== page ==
Guest Author - Stephanie K. Ferguson
The International Baccalaureate (IB) was initially developed to meet the educational needs of geographically mobile students who required academic credentials accepted worldwide, such as children of diplomats, students living abroad, native students returning from abroad, and children likely to travel extensively abroad (Poelzer & Feldhusen, 1997). To meet these perceived needs, the IB program fosters international understanding while supporting the maintenance and development of its students’ cultural identities. The International Baccalaureate Organization (IBO) is a chartered, private, non-governmental foundation headquartered in Geneva, Switzerland. To ensure that children of parents in highly mobile professions received a common pre-university education that is recognized across geographic boundaries, the IBO developed a rigorous standardized curriculum. The goal was to create a shared academic experience emphasizing critical thinking and exposure to a variety of viewpoints fostering tolerance and inter-cultural understanding among the youth of the world. Today, the IBO has evolved from its original purpose as a service to international students to providing a rigorous curriculum to students interested in a global perspective on education (Clayton, 1998). The curricula provide students from varying cultural, economic, and societal backgrounds with knowledge, critical thinking skills, and an international awareness within the context of advanced, personalized studies (Tookey, 2000). Since its inception in 1965, the original IB Diploma programme has expanded to include both a Middle Years programme and a Primary Years programme (Clayton, 1998).
Designed as a comprehensive two-year curriculum for students age 16 to 19, the Dipolma programme is eclectic in its use of elements from the educational systems of other countries. Incorporating components of several countries, the curriculum maximizes students’ choice as favored by American schools, offers depth and breadth of advanced content as seen in British schools, and emphasizes major categories of study such as arts, sciences, and technologies common in French systems (Bruce, 1987; Poelzer & Feldhusen, 1997). The core curriculum consists of three elements: theory of knowledge; creativity, action, and service activities; and extended essay. From that core, six domains emerge:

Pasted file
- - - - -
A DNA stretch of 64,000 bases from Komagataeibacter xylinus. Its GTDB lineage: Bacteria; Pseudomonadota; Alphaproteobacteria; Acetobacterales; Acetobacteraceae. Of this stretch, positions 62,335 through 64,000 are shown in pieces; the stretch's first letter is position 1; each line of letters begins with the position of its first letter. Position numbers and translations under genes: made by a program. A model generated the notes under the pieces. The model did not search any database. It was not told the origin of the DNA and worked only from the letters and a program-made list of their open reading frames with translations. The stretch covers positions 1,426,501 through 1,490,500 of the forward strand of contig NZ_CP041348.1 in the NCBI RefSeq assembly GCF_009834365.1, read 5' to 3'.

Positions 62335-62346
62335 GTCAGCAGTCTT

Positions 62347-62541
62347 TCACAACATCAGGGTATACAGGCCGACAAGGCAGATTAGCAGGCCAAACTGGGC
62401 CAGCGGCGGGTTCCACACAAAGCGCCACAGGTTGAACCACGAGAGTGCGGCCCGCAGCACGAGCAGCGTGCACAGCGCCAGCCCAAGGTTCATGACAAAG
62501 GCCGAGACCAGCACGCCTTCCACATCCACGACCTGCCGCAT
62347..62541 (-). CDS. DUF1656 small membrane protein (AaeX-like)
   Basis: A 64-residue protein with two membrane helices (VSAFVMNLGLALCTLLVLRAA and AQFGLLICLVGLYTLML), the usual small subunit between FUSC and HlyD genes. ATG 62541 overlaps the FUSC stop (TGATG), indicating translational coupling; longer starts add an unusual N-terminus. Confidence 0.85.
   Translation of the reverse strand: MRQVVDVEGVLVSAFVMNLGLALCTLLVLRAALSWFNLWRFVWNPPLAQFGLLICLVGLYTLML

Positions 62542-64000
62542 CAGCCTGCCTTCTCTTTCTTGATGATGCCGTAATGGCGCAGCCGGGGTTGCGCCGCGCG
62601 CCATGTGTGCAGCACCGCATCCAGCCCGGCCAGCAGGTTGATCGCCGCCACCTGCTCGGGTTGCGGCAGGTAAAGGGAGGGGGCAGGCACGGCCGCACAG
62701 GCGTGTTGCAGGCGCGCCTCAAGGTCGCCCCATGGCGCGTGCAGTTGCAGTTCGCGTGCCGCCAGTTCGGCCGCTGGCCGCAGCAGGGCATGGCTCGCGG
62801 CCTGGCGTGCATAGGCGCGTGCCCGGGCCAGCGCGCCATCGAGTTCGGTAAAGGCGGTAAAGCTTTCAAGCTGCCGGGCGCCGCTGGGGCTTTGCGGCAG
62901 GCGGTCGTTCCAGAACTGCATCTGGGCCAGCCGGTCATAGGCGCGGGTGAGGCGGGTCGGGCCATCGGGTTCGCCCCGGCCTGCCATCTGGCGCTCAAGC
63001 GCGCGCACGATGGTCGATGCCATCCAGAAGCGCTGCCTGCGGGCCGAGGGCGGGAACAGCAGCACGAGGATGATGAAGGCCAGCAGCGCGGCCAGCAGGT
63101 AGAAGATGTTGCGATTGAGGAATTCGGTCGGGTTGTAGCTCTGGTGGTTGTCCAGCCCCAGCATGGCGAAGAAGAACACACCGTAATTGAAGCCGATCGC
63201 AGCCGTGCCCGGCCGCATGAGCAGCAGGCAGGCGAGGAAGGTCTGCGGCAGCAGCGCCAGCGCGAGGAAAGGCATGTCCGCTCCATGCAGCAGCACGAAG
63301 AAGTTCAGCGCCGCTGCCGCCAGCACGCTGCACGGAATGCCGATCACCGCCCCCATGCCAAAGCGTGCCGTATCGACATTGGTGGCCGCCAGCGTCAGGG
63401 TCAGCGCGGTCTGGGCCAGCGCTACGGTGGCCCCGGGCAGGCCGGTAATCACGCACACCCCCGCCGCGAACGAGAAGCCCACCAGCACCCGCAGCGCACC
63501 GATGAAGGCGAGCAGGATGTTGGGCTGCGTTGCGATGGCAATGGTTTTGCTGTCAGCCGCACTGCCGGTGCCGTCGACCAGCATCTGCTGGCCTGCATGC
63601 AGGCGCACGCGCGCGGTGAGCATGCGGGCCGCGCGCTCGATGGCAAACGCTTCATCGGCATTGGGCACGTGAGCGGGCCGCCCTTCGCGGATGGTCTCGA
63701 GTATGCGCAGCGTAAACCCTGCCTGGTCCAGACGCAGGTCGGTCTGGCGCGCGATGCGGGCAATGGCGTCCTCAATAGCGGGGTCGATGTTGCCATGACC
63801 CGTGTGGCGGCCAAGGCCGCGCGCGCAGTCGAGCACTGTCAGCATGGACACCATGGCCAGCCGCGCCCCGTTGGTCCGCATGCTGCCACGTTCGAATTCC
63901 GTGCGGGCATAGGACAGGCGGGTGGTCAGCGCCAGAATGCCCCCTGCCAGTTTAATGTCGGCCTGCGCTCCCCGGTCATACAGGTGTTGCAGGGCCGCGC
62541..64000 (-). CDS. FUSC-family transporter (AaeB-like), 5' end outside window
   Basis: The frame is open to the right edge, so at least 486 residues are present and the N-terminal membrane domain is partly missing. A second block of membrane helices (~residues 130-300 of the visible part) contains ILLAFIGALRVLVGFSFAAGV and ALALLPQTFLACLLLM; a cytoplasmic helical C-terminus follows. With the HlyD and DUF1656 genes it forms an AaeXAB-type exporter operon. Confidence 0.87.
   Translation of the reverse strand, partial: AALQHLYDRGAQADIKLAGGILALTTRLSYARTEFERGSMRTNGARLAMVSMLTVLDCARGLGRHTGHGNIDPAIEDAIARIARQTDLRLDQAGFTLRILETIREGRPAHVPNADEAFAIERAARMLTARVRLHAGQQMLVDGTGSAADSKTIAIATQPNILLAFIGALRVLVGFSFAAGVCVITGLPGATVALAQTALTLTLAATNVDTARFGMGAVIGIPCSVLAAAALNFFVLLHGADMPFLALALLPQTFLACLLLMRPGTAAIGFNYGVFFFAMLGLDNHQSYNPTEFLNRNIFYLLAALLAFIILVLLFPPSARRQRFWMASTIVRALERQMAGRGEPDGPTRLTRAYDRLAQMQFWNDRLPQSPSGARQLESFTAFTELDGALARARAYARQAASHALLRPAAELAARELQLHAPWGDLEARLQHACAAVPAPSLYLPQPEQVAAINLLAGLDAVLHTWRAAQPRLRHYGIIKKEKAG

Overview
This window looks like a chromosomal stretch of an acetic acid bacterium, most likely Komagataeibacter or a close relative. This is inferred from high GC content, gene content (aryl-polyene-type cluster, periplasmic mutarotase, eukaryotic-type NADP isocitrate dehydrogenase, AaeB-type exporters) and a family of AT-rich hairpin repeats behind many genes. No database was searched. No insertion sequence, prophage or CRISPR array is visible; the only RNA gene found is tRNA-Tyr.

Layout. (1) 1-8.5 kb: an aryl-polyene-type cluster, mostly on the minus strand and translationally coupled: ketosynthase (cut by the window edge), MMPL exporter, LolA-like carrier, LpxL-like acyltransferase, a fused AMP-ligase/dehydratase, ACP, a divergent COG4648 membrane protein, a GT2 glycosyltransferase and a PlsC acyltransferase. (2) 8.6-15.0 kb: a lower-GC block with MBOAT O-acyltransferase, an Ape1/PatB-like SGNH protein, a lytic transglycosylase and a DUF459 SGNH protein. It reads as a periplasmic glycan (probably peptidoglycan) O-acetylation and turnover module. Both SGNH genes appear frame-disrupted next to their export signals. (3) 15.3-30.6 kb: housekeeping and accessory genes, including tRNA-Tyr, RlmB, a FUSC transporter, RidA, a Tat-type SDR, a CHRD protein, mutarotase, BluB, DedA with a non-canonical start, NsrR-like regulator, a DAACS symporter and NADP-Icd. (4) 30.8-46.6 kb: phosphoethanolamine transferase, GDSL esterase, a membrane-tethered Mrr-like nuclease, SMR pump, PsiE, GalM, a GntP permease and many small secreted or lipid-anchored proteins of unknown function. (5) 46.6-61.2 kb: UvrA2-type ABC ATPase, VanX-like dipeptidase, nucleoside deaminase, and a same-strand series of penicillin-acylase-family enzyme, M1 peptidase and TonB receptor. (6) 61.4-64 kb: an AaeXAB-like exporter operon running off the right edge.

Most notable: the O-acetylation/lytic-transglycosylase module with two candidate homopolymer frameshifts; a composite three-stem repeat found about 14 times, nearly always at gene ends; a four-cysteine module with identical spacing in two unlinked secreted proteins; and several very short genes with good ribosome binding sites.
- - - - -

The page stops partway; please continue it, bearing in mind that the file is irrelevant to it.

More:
~ Language A1 – the study of the student’s primary spoken language;
~ Second Language - a second language or in the case of bilingual students, a second language at the A level; languages offered include both modern and classical language options;
~ Individuals and Society - encompassing subjects such as history; geography; economics; philosophy; psychology; social anthropology; business and organization; and information technology in a global society;
~ Experimental Science - includes biology, chemistry, physics, environmental systems, and design technology;
~ Mathematics and Computer Science - covers algebra II through calculus and discrete mathematics along with computer science courses; and
~ The Arts - including visual arts, music and theater arts.
A growing number of university admission committees worldwide recognize the IB credentials. In the United States, over 700 colleges and universities recognize the IB diploma while several hundred do so internationally across more than 30 countries.
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Poelzer, G., & Feldhusen, J. (1997). The International Baccalaureate program: A program for gifted secondary education. Roeper Review, 19, 168-171.
Clayton, M. (1998, January 21). World-class rigor spreads in US high schools. Christian Science Monitor, 90(38) p. 12.
Tookey, M. (2000). The International Baccalaureate. The Journal of Secondary Gifted Education, 11, 52-63.
Bruce, M. (1987, September). High school graduatation, international style. Phi Delta Kappan, 69(1), 79-81.